• Hangers and Support: 5 items
  • Boilers: 4 items
  • Cleanouts: 4 items
  • Fixtures and Apparatus: 4 items
  • Hydronics: 3 items
  • Venting and Heating for Water: 6 items
  • Piping, Valves, and Controls: 3 items
  • Sheet Metal: 3 items
  • Backflow: 4 items
  • Safety Information: 5 items
  • Joints and Connections: 4 items
  • Knowledge on Solar Technology: 4 items
  • General Plumbing Necessities: 7 items
  • Fire Sprinklers: 5 items
  • Storm Drainage:3 items
  • Industrial Piping: 3 items
  • Breathing Systems for Firefighters: 3 items
  • Chilled Water Piping: 6 items

PSI Exams allows applicants to bring and use some reference materials for the examination. Like with the General Business and Law Examination, attachments to the materials such as post-it notes must be removed for the duration of the examination. The following materials are allowed into the testing centers:

An application fee of $300 must be paid, in addition to the $130 examination fee for the two (2) tests. For renewal, the licensed contractor must pay $600 biennially. Additionally, residential contractor must also pay $200 $1000 for the Residential Recovery Fund.

Roofing Licenses

Under Classification C-15, roofing licenses are regulated by the State Board of Contractors in Nevada. This license allows the contractor to pursue projects related to the fitting, repair, and modification of roofing and all its materials such as tar, felt, aluminum, tile, or photovoltaic roofs. He can also waterproof such material and add siding and insulation for buildings. The trade examination is composed of sixty (60) questions; to pass entails getting forty-five (45) correct answers within two (2) hours. The questions will be on the following general topics:

  • Steep or Vertical Roofing: 16 items
  • : 8 items
  • Roofing Substrates: 8 items
  • Safety: 5 items
  • Roofing Maintenance and Repair: 4 items
  • Elastomeric Roofing: 7 items
  • Built-up Bituminous Roofing: 7 items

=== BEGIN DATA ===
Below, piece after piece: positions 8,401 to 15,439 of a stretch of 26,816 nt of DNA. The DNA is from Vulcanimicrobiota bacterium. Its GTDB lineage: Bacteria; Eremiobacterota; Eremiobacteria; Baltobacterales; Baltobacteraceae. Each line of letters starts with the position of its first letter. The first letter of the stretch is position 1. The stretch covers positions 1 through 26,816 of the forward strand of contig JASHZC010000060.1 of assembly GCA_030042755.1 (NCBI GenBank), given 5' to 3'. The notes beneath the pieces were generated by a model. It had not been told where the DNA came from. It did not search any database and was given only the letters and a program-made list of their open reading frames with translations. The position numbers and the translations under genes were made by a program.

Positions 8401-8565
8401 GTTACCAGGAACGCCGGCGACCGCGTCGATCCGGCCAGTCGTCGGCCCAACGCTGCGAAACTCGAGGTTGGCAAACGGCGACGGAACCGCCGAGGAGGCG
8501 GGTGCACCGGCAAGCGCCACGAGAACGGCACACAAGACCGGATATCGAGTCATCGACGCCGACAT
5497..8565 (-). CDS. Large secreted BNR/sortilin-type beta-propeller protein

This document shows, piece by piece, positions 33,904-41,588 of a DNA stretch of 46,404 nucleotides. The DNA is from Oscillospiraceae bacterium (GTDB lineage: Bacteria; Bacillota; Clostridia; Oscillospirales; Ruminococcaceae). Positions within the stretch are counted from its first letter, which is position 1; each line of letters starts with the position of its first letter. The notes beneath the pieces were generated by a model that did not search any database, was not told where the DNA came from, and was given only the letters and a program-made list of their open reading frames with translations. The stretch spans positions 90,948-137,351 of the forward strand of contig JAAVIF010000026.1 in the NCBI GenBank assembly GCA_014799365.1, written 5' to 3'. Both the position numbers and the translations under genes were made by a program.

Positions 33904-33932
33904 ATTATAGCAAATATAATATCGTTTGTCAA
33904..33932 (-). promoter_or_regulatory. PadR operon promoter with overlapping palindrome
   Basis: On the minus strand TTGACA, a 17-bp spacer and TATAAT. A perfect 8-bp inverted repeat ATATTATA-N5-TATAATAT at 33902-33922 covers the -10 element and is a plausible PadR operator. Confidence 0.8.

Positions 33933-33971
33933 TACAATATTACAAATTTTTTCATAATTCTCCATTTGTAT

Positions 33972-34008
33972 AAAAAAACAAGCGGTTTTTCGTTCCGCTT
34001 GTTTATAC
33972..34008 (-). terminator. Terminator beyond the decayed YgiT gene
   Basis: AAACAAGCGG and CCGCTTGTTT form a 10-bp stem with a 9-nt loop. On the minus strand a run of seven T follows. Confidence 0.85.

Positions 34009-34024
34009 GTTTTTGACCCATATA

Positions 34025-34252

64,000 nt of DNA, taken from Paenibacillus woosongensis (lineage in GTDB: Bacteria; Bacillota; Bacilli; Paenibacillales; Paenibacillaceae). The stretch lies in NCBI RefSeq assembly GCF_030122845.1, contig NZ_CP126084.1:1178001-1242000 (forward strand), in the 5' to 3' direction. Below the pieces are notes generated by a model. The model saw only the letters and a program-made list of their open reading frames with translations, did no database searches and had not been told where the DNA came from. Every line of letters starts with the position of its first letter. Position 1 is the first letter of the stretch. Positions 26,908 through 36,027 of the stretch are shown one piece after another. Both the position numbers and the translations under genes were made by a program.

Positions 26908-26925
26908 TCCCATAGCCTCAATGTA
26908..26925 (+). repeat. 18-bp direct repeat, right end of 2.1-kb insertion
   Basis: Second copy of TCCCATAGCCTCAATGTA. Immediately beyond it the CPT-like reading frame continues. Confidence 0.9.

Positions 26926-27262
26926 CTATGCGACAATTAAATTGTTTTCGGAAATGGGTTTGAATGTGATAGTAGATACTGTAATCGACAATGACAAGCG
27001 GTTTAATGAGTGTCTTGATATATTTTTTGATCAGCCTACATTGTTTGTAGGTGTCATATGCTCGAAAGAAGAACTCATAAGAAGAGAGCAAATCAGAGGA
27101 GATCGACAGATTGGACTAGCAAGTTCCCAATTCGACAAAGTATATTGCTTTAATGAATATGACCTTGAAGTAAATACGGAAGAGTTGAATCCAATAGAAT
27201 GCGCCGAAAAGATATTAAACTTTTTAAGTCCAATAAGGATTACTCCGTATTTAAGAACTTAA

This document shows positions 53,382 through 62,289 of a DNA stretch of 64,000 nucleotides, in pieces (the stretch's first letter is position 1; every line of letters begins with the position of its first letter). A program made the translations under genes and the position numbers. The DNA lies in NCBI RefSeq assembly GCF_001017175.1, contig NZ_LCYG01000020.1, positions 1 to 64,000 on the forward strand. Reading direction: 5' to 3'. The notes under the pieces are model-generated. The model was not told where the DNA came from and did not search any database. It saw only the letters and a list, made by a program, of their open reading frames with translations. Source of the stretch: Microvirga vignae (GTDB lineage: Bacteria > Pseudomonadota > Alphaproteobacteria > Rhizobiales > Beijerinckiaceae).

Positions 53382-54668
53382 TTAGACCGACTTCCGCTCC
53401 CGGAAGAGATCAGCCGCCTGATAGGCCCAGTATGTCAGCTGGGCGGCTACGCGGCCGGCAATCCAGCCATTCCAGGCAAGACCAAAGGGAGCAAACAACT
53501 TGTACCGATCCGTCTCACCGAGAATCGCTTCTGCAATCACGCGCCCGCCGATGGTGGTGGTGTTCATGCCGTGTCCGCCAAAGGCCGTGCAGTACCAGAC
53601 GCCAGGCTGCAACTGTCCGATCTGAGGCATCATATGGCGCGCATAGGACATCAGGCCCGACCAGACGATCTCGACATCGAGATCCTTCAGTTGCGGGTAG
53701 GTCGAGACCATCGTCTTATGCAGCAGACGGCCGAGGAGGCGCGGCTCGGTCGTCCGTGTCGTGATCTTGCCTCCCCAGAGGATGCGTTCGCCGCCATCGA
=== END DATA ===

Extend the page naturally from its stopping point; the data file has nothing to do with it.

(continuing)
• Sheet Metal and Flashing: 3 items
  • Photovoltaic Systems: 2 items

Applicants may bring the following references (without attachments) with them while they are taking the exam. Remember, these materials will not be provided by the testing center so make sure to procure your own copy.

As with the other licensing categories, the applicant must also be able to pass the Business Management and Law Examination, which is composed of the following questions:

  • Financial Management: 12 items
  • Licensing: 10 items
  • Estimating and Bidding: 7 items
  • Tax Laws: 5 items
  • Labor Laws: 5 items
  • Lien Law: 3 items
  • Project Management: 3 items
  • Risk Management: 4 items
  • Environmental Safety: 5 items
  • Contract Knowledge: 6 items

General Contractors License in Nevada

Requirements for General Contractors are more or less the same with the other specialty licenses. Before being considered, an applicant must be able to meet the following requirements:

  • Payment of $300 for application processing, and an additional $600 to be paid biennially if the application is accepted.
  • Four (4) certifications from present/former employers attesting to the knowledge and experience of the applicant.
  • Payment to be transmitted to the Residential Recovery Fund (amount will depend on the Board’s Assessment.
  • Proof that the applicant enjoys Industrial Insurance and has met the bond requirement.
  • Submission of Financial Statement (click for details)

For Classification A, otherwise known as the General Engineering license, the applicant must pass the trade exam composed of 100 question. The applicant must obtain at least 70% correct answers within three (3) hours. The composition of the exam is as follows:

  1. Familiarity with Concrete: 14 items
  2. Liquid Fuel and Gas Piping: 12 items
  3. Excavation, Compaction, and Grading: 12 items
  4. Sewerage: 4 items
  5. Water and Piping: 11 items
  6. Familiarity with Paving: 12 items
  7. Safety Knowledge: 7 items
  8. Steel Knowledge: 6 items
  9. Piles: 4 items
  10. Traffic Control: 3 items
  11. Welding: 6 items
  12. NV One-Call: 3 items
  13. Electrical Transmission Lines: 6 items

The following materials may be brought into the premises of the testing area, but must not include any attachments like post-it notes and other papers.

For Classification B, also known as the General Building license, the trade exam is composed of 80 questions. To pass, the applicant must attain at least 56 correct answers within 3 hours. The following topics are included in the exam:

  1. Plan Reading and Estimating: 12 items
  2. Familiarity with Concrete: 12 items
  3. Sitework: 6 items
  4. Metals: 12 items
  5. Thermal and Humidity Protection: 9 items
  6. Masonry: 6 items